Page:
Save for a handful of teams, most backfield situations are in a constant state of flux when it comes to making fantasy football lineup decisions and waiver claims. Entering Week 5, the workload distribution for running backs across the league is coming into clearer focus. The goal for this weekly piece is to arm you with the key PFF data points to be able to earmark which RBs are trending up, and which are trending down.
As always, you’ll want to consult Scott Barrett’s weekly starts and sits along with Jeff Ratcliffe’s waiver wire advice. While the names below in the “trending up” section are certainly worth rostering, not all are intended as plug-and-play starting options for this coming week. Still, it’s always preferred to be too early with a speculative add than too late. Likewise, don’t feel like you should go right out and drop anyone “trending down,” but rather, there are some red flags to consider. For example, perhaps your leaguemates aren’t keen on those red flags and are willing to meet your price in a trade offer.
Before we dig into Week 5, let’s take a quick look at how things played out for the running backs we broke down last week.
Week 4 recap
|5 TRENDING UP||SNAP%||TOUCHES||PPR POINTS|
|5 TRENDING DOWN|
Notes: Fantasy owners are understandably frustrated by Kerryon Johnson’s workload, but reading between the lines, it’s certainly plausible the Lions are planning to ramp up his work as the season moves on. This week, Lions coach Matt Patricia has talked about studying running backs who wear down late in the season, while offensive coordinator Jim Bob Cooter wants to keep “strategic information” about RB workload in house. … Aaron Jones led the Packers’ backfield in snaps and touches, and that trend should only continue. … Along with a slew of injuries on the offensive side of the ball, the 49ers’ red-zone TD rate (37.5%) ranks just 30th in the league. Not much room for fantasy success there. … Ito Smith is eating into the Falcons’ backfield touches, and that could only complicate matters when Devonta Freeman returns.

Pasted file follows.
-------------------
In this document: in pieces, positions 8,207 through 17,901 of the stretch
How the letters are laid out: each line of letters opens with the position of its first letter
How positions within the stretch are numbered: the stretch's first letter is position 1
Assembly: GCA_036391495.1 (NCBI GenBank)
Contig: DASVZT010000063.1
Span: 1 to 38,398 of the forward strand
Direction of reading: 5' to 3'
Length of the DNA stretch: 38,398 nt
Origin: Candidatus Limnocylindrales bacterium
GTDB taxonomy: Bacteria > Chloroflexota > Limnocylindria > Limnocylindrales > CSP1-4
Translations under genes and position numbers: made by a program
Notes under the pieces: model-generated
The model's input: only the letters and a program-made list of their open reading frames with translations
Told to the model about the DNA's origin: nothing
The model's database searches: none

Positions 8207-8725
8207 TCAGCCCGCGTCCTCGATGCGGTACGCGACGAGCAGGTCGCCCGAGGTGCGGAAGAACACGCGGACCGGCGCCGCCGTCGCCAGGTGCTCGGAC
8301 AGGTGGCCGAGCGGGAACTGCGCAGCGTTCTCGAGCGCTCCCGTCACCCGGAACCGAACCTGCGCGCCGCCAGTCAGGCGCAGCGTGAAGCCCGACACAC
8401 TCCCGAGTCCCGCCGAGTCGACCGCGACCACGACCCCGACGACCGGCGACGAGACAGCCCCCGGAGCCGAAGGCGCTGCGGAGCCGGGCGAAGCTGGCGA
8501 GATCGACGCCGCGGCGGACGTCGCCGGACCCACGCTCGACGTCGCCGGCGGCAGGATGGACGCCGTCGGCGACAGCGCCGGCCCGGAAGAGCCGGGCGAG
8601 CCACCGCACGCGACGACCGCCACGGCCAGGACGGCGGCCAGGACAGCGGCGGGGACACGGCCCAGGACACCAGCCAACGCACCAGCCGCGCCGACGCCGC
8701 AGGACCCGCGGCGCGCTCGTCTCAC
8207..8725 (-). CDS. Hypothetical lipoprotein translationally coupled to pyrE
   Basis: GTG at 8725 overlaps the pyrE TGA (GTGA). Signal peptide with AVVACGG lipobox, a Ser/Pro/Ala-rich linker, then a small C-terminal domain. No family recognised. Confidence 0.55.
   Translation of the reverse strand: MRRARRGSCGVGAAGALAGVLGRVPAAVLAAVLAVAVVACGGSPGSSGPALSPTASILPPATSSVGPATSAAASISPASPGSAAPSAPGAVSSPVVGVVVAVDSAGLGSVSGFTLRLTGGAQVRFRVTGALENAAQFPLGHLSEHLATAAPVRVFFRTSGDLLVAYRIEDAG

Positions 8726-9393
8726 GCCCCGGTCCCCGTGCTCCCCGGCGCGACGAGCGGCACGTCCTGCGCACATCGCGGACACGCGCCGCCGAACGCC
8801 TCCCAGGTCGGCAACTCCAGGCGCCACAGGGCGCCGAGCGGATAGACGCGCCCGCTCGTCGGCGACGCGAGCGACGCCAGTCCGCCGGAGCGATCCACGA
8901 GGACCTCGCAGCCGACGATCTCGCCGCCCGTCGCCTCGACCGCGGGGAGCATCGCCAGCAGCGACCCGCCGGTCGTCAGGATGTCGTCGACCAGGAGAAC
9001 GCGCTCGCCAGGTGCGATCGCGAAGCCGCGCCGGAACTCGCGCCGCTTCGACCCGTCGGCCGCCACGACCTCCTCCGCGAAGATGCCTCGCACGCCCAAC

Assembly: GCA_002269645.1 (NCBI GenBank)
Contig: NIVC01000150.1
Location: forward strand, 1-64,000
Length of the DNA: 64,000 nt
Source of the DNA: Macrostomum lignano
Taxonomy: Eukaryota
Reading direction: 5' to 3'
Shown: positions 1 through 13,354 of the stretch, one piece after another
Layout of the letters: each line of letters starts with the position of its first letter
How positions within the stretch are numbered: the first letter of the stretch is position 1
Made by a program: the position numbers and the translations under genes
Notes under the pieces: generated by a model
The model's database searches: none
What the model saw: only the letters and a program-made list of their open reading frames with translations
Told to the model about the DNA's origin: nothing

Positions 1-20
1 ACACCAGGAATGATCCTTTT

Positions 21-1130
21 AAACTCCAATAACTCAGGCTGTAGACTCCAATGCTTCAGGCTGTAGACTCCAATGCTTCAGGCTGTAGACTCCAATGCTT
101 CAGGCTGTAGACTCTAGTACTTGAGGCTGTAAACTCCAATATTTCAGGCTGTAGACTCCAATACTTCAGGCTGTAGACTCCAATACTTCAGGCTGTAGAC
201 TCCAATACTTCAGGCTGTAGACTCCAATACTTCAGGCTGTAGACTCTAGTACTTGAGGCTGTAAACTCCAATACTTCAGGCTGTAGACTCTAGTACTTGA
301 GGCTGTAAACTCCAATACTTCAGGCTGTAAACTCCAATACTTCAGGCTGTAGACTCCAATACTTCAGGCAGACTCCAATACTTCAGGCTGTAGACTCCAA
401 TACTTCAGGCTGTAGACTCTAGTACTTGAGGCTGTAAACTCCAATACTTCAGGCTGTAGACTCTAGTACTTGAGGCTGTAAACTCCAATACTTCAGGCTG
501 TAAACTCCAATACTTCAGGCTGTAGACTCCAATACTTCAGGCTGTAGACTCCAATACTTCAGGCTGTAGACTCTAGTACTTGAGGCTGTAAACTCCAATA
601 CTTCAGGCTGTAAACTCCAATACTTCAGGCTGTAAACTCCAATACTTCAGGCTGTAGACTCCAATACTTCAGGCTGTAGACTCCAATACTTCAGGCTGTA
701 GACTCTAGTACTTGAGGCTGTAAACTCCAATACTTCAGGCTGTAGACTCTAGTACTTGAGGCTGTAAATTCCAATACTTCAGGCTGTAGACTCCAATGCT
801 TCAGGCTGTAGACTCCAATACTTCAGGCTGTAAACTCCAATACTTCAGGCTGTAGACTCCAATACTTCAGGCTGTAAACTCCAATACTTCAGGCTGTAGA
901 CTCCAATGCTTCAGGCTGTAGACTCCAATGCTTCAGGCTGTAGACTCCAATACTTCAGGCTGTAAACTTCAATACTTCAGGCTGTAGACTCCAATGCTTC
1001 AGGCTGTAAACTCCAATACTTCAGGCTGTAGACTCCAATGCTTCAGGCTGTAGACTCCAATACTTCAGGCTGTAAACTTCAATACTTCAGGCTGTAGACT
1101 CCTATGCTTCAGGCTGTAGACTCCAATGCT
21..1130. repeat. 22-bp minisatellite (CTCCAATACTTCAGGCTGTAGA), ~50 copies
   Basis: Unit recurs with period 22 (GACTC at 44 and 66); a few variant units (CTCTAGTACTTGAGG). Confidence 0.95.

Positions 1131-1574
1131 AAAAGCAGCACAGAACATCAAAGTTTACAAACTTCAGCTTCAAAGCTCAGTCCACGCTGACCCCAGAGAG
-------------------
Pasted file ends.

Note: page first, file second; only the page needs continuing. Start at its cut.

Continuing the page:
Below are five running backs trending up and five trending down in their respective backfield committees. If you are a PFF Elite subscriber, our Handcuff Index chart is a handy reference.
5 trending up
(Week 5 projection: RB13)
James White owners need not panic, as White went out for a pass route on 29 of his 40 snaps and remains a key part of what the Patriots want to do on offense. White also doesn’t need heavy volume to impact the game, as evidenced by his eighth-best average of 0.65 fantasy points per opportunity. However, Michel has improved his PFF rushing grade each week, and subsequently he’s seen his snaps and touches rise each week. Considering Michel ran just three pass routes against Miami, he’ll need 15-plus weekly carries plus goal-line work to hang around as a fantasy RB2. So far, Michel’s gotten two carries inside the 5 and did not score on either of them.
(Week 5 projection: RB69)
Even Hue Jackson acknowledged this week that Chubb has to get more touches. The rookie has played a grand total of 15 snaps this season, but he’s parlayed 10 carries into 146 yards and two touchdowns and essentially broke our elusive rating against Oakland (4,577.8 on a stat where 100 is usually very good). A small sample size, yes, but Chubb also put up Herschel Walker numbers at Georgia. Playing in the always tough SEC, he posted a top-five elusive rating in this year’s draft class and averaged 3.8 yards after contact. And yes, Carlos Hyde is a top-10 PPR back after four games while leading the league with 83 carries. However, Hyde is producing only 3.4 YPC, and his fantasy scoring is buoyed by five touchdowns, all of which came within five yards of the end zone.